The available Azure Monitor data sources is an interesting topic. Azure Monitor is a really powerful monitoring solution solely based in Azure, with a lot of capabilities. When the now retired Operations Management Suite were first presented, it was presented as a cloud agnostic solution meaning you could place your resources in any cloud besides from Azure, such as Amazon AWS or Google Cloud and still being able to monitor the resources. This is of course a real good thing (and necessary) since not everyone has or will have all their applications or servers in Azure only, there´s still a lot of on-prem servers and applications but also a lot of resources deployed in other public clouds as well.
The past and the future
Now that the Operations Management Suite has been retired and no longer exists as a licensing bundle, the replacement is called Azure Monitor which includes parts like Log Analytics, Application Insights, Azure Automation etc. But as we all know a monitoring tool is nothing without its input data, and that´s the part I´m going to elaborate on in this post.
The different data sources
Azure Monitor can receive data from, I would say almost anything nowadays because of its rich capabilities. There are a lot of data sources available and we´re talking about both metrics and logs. The capabilities for what can be imported varies based on where it´s deployed, Azure based resources such as VM´s can be configured to send metrics directly to a Log Analytics workspace, while other cloud vendor based VM´s for example can have the Log Analytics agent installed and send its logs and performance data that way.
Below is a summary of what can be collected, and where from.
Performance and functionality information of the application and its code, performance traces included with application logs and user telemetry. Application Insights is needed to instrument the code to send information this way.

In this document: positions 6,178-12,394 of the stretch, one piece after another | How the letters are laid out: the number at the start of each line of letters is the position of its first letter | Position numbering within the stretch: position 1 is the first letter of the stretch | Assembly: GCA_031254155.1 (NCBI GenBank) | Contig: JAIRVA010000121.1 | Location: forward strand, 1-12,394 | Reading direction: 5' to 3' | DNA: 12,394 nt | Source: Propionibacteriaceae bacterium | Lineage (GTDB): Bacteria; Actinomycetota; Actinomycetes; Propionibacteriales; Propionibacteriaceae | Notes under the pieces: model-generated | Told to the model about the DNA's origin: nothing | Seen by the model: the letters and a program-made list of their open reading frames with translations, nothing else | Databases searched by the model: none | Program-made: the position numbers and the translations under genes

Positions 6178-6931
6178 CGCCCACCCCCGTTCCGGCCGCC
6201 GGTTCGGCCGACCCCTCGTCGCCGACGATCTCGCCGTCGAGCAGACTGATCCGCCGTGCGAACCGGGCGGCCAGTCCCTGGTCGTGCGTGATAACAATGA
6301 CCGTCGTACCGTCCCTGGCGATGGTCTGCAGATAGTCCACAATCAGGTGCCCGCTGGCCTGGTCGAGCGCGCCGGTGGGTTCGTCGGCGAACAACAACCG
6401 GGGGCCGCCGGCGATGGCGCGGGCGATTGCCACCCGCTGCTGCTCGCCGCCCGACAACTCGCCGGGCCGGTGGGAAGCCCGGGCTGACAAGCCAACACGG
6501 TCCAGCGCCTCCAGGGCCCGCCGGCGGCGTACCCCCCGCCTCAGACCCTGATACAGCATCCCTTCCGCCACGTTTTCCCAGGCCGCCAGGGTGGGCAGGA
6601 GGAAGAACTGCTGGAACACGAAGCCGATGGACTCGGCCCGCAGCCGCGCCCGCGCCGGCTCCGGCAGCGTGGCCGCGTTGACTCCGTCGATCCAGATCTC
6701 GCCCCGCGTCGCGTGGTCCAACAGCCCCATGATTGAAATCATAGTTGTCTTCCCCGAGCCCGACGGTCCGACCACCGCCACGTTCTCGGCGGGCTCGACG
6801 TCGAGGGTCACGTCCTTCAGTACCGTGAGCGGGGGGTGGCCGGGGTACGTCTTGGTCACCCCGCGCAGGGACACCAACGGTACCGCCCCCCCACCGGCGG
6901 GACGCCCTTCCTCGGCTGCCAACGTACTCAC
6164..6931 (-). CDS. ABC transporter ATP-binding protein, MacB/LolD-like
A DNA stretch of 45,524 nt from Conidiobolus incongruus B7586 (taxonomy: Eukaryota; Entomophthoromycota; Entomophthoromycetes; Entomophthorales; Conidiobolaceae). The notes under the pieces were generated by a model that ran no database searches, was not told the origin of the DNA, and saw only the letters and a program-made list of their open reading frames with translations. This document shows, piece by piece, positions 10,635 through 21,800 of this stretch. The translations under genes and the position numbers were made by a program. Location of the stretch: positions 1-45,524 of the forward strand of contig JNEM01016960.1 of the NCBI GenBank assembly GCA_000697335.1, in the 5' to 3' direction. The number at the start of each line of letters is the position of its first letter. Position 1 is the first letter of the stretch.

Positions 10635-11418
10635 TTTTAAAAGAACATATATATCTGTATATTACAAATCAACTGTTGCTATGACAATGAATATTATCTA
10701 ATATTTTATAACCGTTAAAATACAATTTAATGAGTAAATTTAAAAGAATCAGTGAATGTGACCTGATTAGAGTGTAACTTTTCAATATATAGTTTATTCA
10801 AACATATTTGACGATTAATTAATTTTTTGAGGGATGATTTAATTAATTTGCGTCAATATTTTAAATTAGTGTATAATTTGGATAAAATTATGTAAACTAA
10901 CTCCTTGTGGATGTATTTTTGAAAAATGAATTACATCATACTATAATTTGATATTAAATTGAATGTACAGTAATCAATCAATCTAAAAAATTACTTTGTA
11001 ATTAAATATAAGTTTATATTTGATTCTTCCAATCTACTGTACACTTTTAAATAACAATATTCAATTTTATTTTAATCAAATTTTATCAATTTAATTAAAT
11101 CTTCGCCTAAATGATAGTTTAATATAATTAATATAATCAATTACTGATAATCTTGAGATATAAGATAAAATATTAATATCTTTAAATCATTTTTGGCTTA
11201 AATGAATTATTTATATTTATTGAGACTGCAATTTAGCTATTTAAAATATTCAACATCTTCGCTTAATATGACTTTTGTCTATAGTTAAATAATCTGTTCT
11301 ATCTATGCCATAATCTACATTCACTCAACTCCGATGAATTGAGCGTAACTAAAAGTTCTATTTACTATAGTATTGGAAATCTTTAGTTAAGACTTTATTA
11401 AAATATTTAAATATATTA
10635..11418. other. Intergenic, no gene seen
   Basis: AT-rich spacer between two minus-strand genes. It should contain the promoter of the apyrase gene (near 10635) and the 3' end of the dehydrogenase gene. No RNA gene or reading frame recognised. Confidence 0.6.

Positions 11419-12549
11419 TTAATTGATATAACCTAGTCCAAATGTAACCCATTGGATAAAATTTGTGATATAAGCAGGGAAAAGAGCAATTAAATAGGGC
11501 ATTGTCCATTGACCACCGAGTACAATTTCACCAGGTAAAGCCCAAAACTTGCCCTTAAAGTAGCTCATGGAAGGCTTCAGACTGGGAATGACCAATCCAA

Perhaps the most known feature. Send Operating System information to Log Analytics from both Windows and Unix/Linux systems. Includes performance data, such as disk usage, memory usage, network utilization and much more. Can also be used to send logs such as the Application or System logs to let you deep-dive into the systems, and to catch anomalies through simple (or complex for that matter) search queries. This functionality is available through the Log Analytics agent which send to data to up to four separate Log Analytics workspaces per agent.
Keep track of a huge number of different Azure resources such as Network Security Groups for example. This way you can keep track of events raised with your Network Security Groups and much else. Activated through Diagnostics settings on the resource.
Receive information about what´s happening inside the Azure subscription. You´ll get information on service health, such as when there´s an issue with an Azure service, or lets you know when someone adds a new administrator to the subscription just to mention a few of the capabilities within this area. Available through log searches.
This is the way to view data from Azure Active Directory if you want to forward it to Azure Monitor. You can configure it to send information to Log Analytics through the diagnostic settings. Can show AuditLogs and SignInLogs.
The name says it all, the sky is the limit. With this one you can send almost anything you want through the Azure Monitor HTTP Data Collector API. Information that is collected this way will be searchable as new logs in Azure Monitor, “YourAppName_CL” for example. Find out more about how to send custom source data to Azure Monitor here.
Some other services in Azure stores their data in Log Analytics and allows the data to be explored through Azure Monitor. Services that store their data this way includes Azure Security Center and Azure Sentinel.
As you have seen in this post, there´s quite a large number of ways to get your data into Azure Monitor to make it searchable and also make it possible to generate alert rules from. If that´s something you want to do, you can read more about that here.
Thanks to its rich capabilities of importing data from both applications, servers and other sources makes it a real competent monitoring solution. It doesn’t have to be used solely for monitoring as one would think based on just the name, but it´s a great log collection service as well making all the data it imports searchable. There are lots of stuff to write about when it comes to Azure Monitor, which will of course be covered in later blog posts.
Keep your eyes open for more blog posts and if you have any questions, just leave a comment below and I´ll get back to you.